Structure of the Mishnah / Baraita / Tosefta

Please note: "Reisha" refers to the first case in a mishnah or baraita, "Seifa" refers to the last case in a mishnah or baraita, and "Metziata" refers to a case which is between the Reisha and Seifa.

Structure of Cases / Attributions

Sources for MishnayotBrevity in a Mishnah/Baraita
A Mishnah is usually as brief as possible: Bava Metzia 2a, 9a
A Mishnah will not add verbosity to teach an odd case ["Ichfil Tanna..."]: Kiddushin 26b; Zevachim 15a
Where a Mishnah brings, or doesn't bring, similar cases/laws: Nedarim 2b
A Mishnah will not teach both the positive "This qualifies" and its converse "This does not qualify" where the converse is clear from the positive statement: Eruvin 76a
Asking why a Mishnah didn't combine two cases into briefer delineation ["Ne'Arvinhu VeNitninhu..."]: Eruvin 16a; Nedarim 4b; Kiddushin 23a
Statement of amazement at verbosity in a Mishnah: Kiddushin 16b
Bringing sets of clear, cut-and-dry Laws [Halachot Pesukot]: Rosh Berachot 1:9
A Mishnah concisely repeats what we know: Tos. Berachot 2a #5
A Mishnah presenting part of a set of cases, and the set being completed in a baraita: Bava Metzia 51a
The Mishnah will not get into a case which will require verbosity to explain [Delo Pesika Leih Lo Katani]: Eruvin 2a; Rosh HaShanah 7a-b; Succah 2a; Temurah 22a, 23b [2x]; Keritot 8a
Asking why a Mishnah extended a case involving generations, adding "ad infinitum," and responding that it was to indicate the extent of disagreement regarding status of descendants: Temurah 17b
They will not bring a long and difficult-to-implement solution, if a simpler [albeit weaker] solution to a problem is available [Kulei Hai Lo Atrichuha Rabbanan]: Eruvin 10b
A Mishnah presenting only whole numbers, and not fractions: Bava Batra 3b
A law was reported in one mishnah, and then mentioned along the way in another mishnah despite its redundancy ["agerara nasbah"]: Zevachim 11b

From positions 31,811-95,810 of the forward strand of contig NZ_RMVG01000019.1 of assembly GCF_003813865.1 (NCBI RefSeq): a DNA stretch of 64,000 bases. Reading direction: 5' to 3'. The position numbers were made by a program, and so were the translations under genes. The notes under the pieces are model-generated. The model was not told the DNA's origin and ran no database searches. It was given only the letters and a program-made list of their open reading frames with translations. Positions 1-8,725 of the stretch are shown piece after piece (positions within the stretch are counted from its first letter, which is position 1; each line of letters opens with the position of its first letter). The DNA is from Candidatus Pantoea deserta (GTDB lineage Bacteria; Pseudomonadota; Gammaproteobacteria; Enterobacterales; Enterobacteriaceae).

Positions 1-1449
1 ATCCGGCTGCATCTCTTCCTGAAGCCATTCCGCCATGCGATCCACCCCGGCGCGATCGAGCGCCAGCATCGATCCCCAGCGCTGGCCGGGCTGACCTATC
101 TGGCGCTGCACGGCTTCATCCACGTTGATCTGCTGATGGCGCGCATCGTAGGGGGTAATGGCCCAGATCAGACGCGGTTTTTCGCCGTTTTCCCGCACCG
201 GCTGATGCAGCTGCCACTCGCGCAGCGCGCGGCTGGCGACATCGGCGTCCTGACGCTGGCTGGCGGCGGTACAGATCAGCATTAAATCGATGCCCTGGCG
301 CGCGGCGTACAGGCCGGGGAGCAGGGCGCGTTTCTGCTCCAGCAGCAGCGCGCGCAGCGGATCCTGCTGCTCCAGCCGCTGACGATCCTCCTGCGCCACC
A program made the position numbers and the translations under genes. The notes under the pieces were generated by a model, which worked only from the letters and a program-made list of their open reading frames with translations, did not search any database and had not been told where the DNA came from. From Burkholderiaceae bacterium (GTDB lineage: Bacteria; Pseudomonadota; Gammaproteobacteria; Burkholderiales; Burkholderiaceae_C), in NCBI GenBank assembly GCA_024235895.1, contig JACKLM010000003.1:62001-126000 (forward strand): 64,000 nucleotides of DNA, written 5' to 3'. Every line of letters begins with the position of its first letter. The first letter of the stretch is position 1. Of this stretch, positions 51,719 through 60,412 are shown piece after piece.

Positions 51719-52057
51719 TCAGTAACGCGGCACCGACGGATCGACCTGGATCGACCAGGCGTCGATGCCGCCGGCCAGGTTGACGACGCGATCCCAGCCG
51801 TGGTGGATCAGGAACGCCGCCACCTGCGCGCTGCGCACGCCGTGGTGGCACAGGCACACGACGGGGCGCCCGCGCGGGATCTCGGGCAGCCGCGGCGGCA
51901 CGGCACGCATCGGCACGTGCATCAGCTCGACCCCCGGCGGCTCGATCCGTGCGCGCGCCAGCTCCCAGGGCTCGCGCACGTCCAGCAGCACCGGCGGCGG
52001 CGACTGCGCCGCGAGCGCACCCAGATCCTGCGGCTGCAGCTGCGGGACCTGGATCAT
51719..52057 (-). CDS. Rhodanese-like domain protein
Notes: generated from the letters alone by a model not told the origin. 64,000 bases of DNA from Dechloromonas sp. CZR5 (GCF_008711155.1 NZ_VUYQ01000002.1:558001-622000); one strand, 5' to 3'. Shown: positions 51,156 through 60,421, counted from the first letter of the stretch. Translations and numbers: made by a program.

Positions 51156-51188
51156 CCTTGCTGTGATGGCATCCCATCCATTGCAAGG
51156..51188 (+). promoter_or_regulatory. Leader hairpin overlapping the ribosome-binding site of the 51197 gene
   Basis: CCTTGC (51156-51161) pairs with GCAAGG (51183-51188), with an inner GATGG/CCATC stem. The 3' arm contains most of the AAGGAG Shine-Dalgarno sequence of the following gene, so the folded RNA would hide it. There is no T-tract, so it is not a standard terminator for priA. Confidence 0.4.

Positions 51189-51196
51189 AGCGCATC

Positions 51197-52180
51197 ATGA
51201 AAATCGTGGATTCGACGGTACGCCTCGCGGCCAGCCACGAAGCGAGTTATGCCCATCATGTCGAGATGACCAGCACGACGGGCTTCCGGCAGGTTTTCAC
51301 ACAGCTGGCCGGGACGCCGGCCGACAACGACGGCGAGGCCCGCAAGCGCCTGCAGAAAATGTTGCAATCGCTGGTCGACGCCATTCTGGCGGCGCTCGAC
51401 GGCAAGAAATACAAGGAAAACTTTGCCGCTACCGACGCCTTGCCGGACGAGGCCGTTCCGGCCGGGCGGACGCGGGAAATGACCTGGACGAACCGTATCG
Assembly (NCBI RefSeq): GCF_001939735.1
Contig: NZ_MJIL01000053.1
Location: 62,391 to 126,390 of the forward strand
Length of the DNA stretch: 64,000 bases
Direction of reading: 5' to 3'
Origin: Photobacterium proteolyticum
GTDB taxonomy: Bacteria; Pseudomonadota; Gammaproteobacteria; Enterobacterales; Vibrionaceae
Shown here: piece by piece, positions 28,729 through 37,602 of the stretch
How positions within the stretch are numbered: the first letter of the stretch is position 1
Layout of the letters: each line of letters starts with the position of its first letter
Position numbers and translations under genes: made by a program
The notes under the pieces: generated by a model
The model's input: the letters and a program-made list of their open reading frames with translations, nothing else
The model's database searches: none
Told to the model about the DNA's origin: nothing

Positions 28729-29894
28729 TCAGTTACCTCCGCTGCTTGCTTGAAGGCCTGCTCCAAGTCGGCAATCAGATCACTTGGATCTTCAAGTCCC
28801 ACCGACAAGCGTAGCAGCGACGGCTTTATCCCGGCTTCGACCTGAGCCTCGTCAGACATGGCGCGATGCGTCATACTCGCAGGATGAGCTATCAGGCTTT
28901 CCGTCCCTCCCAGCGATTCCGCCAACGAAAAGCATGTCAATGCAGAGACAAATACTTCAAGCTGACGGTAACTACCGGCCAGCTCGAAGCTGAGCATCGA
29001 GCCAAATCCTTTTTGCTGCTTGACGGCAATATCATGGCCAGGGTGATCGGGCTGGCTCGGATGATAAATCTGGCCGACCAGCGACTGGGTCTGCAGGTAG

In the name of brevity, a mishnah stating a ruling will use wording that is appropriate for the majority of the cases it has enumerated, even if that wording is imprecise, and leaves a misimpression, for the rest of the cases: Zevachim 19a


Selection of cases to present in a Mishnah
"Lo Mibaya" - One Case wasn't brought, because it could have been understood from another: Succah 30a; Moed Katan 14b, 18b; Nedarim 12a; Kiddushin 8a, 8b, 25a; Bava Metzia 41a, 53b; Menachot 50b
A Mishnah will only list elements which have a set parameter, not vague elements: Kiddushin 16a, 16b [2x]
A Mishnah presenting "good advice" rather than law [Eitzah Tovah]: Eruvin 39a
"Tana VeShayer" - A Mishnah left out certain cases from its list, despite enumerating others: Succah 54a-b; Kiddushin 16a, 16b [2x], 40a; Bava Kama 10a, 15a [2x]; Makkot 21b
Bringing sets of cases, each spelled out, instead of bringing them in one concise expression: Kiddushin 6a; Temurah 34a
A Mishnah doesn't tell is what was already in another Mishnaic lesson ["Taneina leHa" "Taneina Chada Zimna"]: Eruvin 41b, 69b, 76a, 81a, 85b; Gittin 15a; Kiddushin 30b; Makkot 19b; Zevachim 43a; Temurah 28a
A Mishnah doesn't bring bizarrely unlikely cases: Bava Metzia 46a
Mishnah records cases which are normal: Succah 10a, 46b; Bava Metzia 15a, 32b, 34a
A Mishnah bringing a series of dissimilar cases together [Mili Mili]: Menachot 45a
We don't bring "De'i" ["What If"] Cases: Pesachim 105a; Menachot 52a, 52b
A Mishnah only presenting cases which are ruled in an explicit, clear-cut fashion: Kiddushin 5b
Using a Mishnah to confirm what is known already in a Non-Mishnah: Bava Kama 14b
Bringing an anecdote in a Mishnah to argue with a Law ["Maaseh Listor?!"]: Berachot 16b; Succah 26b, 28b
Using one reason, where a second approach could also have been used ["Chada Ve'Od Kaamar"]: Berachot 14b; Rosh HaShanah 26a [2x]; Negillah 20a; Kiddushin 37b
Bringing a case to teach a non-obvious rule: Keritot 3a
Bringing a case to show how one side held his point in an argument even to that extreme ["Lehodia Kocho/Kochan"]: Berachot 21b; Eruvin 35a-b, 45b, 72b; Succah 4b; Beitzah 2b, 6b, 11a; Nedarim 19b, 28a; Keritot 23b